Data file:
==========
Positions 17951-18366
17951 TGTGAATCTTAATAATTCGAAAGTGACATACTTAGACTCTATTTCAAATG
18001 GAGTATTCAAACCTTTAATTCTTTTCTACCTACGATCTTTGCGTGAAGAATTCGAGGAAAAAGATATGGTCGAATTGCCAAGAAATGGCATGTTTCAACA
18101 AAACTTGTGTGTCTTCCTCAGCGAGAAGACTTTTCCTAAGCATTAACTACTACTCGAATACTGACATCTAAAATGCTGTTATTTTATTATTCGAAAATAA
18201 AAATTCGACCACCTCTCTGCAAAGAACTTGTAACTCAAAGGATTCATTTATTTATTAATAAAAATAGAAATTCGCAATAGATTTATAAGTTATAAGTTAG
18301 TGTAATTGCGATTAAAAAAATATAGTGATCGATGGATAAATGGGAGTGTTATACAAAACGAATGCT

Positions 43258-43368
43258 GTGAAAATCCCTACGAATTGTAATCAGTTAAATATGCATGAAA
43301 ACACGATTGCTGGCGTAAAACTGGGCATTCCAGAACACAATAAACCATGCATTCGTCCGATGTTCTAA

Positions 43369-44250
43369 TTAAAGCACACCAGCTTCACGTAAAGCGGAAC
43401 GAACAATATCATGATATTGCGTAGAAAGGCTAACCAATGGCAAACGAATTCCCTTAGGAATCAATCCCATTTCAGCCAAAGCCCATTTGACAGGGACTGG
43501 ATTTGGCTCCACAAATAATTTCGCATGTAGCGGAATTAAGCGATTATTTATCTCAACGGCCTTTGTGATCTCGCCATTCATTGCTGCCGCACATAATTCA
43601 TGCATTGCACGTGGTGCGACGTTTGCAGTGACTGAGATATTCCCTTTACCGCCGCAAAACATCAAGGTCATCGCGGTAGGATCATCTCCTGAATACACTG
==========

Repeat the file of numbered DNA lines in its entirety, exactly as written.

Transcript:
Positions 17951-18366
17951 TGTGAATCTTAATAATTCGAAAGTGACATACTTAGACTCTATTTCAAATG
18001 GAGTATTCAAACCTTTAATTCTTTTCTACCTACGATCTTTGCGTGAAGAATTCGAGGAAAAAGATATGGTCGAATTGCCAAGAAATGGCATGTTTCAACA
18101 AAACTTGTGTGTCTTCCTCAGCGAGAAGACTTTTCCTAAGCATTAACTACTACTCGAATACTGACATCTAAAATGCTGTTATTTTATTATTCGAAAATAA
18201 AAATTCGACCACCTCTCTGCAAAGAACTTGTAACTCAAAGGATTCATTTATTTATTAATAAAAATAGAAATTCGCAATAGATTTATAAGTTATAAGTTAG
18301 TGTAATTGCGATTAAAAAAATATAGTGATCGATGGATAAATGGGAGTGTTATACAAAACGAATGCT

Positions 43258-43368
43258 GTGAAAATCCCTACGAATTGTAATCAGTTAAATATGCATGAAA
43301 ACACGATTGCTGGCGTAAAACTGGGCATTCCAGAACACAATAAACCATGCATTCGTCCGATGTTCTAA

Positions 43369-44250
43369 TTAAAGCACACCAGCTTCACGTAAAGCGGAAC
43401 GAACAATATCATGATATTGCGTAGAAAGGCTAACCAATGGCAAACGAATTCCCTTAGGAATCAATCCCATTTCAGCCAAAGCCCATTTGACAGGGACTGG
43501 ATTTGGCTCCACAAATAATTTCGCATGTAGCGGAATTAAGCGATTATTTATCTCAACGGCCTTTGTGATCTCGCCATTCATTGCTGCCGCACATAATTCA
43601 TGCATTGCACGTGGTGCGACGTTTGCAGTGACTGAGATATTCCCTTTACCGCCGCAAAACATCAAGGTCATCGCGGTAGGATCATCTCCTGAATACACTG